California’s housing crisis is widespread, but farmworkers face especially serious challenges. Low wages, seasonal and often unstable employment, and housing stock that is often in poor condition make farmworkers a “special needs” population. At the outset of the COVID-19 pandemic, farm employees were more likely than any other group of essential workers to be living in crowded housing. This made it difficult to mitigate the spread of the virus. Over this winter and spring, farmworkers—and their housing—were hit hard by a series of severe storms. These historic events have highlighted and worsened a difficult housing situation.
In the early part of the pandemic, when no one was immune to the coronavirus, crowded living conditions made quarantining difficult. Housing for the Harvest, a county-run program, offered farmworkers quarantine options combined with wraparound services and financial assistance. It served about 4,600 agricultural workers by the end of 2021, plus additional workers in its final six months. For many, however, the need to work and take care of family took precedence. One study found that over half of farmworkers interviewed in Monterey County reported working through COVID-19 symptoms.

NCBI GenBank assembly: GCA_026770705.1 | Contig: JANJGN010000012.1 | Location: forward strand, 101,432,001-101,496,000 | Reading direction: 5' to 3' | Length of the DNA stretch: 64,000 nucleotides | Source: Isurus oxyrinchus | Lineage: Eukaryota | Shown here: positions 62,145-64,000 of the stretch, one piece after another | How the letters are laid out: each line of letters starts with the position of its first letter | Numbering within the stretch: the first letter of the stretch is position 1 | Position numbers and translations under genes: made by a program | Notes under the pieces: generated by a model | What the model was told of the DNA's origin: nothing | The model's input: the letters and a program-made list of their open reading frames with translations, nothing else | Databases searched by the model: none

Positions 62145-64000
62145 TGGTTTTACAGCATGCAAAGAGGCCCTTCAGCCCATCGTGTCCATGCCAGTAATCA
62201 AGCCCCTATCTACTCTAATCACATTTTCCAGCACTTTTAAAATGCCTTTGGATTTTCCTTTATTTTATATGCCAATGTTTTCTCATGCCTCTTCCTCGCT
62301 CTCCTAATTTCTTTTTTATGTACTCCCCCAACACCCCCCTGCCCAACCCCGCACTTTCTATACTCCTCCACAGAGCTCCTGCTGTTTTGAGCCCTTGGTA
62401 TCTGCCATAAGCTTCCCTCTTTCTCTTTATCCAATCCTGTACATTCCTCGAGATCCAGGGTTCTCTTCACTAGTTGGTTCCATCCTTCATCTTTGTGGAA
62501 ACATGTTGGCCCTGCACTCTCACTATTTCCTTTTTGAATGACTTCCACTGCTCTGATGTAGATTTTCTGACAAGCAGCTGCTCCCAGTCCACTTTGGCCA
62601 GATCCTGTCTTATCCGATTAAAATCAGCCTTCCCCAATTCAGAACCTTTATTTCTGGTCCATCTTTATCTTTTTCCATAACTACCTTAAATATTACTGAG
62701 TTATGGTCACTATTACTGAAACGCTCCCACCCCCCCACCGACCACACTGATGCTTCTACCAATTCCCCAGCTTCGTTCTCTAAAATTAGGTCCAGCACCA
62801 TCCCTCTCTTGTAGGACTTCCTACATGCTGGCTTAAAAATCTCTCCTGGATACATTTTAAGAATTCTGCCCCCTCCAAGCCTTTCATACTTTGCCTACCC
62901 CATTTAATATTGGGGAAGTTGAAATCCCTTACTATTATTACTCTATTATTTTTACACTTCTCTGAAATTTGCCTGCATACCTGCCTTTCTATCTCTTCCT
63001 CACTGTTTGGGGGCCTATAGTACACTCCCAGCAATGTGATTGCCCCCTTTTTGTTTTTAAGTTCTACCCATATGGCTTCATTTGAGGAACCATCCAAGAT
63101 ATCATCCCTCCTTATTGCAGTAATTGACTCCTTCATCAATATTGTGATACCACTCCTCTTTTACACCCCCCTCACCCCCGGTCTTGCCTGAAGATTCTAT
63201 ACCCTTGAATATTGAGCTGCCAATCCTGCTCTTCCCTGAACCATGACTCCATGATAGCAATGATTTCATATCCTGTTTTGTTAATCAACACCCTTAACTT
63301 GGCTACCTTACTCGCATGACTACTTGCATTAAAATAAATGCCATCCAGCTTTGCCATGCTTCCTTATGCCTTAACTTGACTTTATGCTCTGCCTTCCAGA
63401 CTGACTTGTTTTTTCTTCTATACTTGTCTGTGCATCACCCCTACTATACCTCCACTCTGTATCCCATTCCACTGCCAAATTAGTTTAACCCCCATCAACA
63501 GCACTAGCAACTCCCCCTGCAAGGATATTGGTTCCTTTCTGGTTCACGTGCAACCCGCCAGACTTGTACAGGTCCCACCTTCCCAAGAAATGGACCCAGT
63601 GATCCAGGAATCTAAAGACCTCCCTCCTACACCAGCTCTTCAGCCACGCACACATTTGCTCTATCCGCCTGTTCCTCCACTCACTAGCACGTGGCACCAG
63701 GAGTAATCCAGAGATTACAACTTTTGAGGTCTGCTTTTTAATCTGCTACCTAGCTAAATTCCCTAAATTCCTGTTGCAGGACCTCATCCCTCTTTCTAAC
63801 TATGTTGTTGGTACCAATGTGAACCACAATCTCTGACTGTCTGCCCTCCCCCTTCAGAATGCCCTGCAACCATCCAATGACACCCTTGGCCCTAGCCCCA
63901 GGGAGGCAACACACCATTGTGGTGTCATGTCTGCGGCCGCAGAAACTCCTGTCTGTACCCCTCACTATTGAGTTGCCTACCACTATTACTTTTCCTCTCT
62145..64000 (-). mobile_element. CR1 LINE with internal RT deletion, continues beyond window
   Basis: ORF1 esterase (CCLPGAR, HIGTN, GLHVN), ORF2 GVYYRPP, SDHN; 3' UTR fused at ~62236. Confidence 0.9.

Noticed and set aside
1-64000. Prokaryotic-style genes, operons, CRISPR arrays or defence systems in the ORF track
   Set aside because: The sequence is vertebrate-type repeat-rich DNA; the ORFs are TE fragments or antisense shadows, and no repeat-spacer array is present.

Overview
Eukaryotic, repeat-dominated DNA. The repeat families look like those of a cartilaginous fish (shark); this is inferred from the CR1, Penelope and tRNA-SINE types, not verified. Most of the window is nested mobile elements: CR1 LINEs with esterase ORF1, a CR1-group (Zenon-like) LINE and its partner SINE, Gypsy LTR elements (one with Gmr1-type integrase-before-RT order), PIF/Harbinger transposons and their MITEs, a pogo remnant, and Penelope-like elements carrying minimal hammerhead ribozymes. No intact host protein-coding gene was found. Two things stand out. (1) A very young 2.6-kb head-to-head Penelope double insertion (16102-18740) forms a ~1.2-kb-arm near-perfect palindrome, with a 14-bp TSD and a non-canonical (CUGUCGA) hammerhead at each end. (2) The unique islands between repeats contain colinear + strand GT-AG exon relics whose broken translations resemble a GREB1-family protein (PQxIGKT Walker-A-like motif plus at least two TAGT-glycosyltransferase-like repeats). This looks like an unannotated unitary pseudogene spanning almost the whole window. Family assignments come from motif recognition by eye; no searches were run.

Now, as the pandemic threat recedes, farmworkers are facing new housing challenges. A series of atmospheric river storms breached levees across the state, inundating the farmworker community of Pajaro, and returning Tulare Lake to the Central Valley. Flooding in the valley is expected to worsen as the historic snowpack melts. This inundation could affect farmworker communities in two ways: directly, by damaging homes and/or triggering the evacuations of thousands, and indirectly, by flooding fields and idling workers. Both the National Agricultural Workers Survey and a recent UC Merced study show that a large majority of farmworkers are renters rather than owners, and covering rent—and other essential living expenses—is likely to be harder with less work available.
Last week, the governor secured a Presidential Major Disaster Declaration from the federal government, which will bring support from FEMA to storm-affected counties. More than half of California’s immigrant farmworkers are undocumented, and may not qualify for federal disaster aid. California’s Department of Social Services is charged with providing relief to these individuals and communities.
While recent crises have added to the housing woes of California’s farmworkers, the high cost of housing has long been an unsolved problem for these and other low-income Californians. Housing solutions tend not to be fast or easy, but state policymakers—and some local government coalitions—are recognizing that they are as sorely needed in California’s agricultural communities as they are in its cities.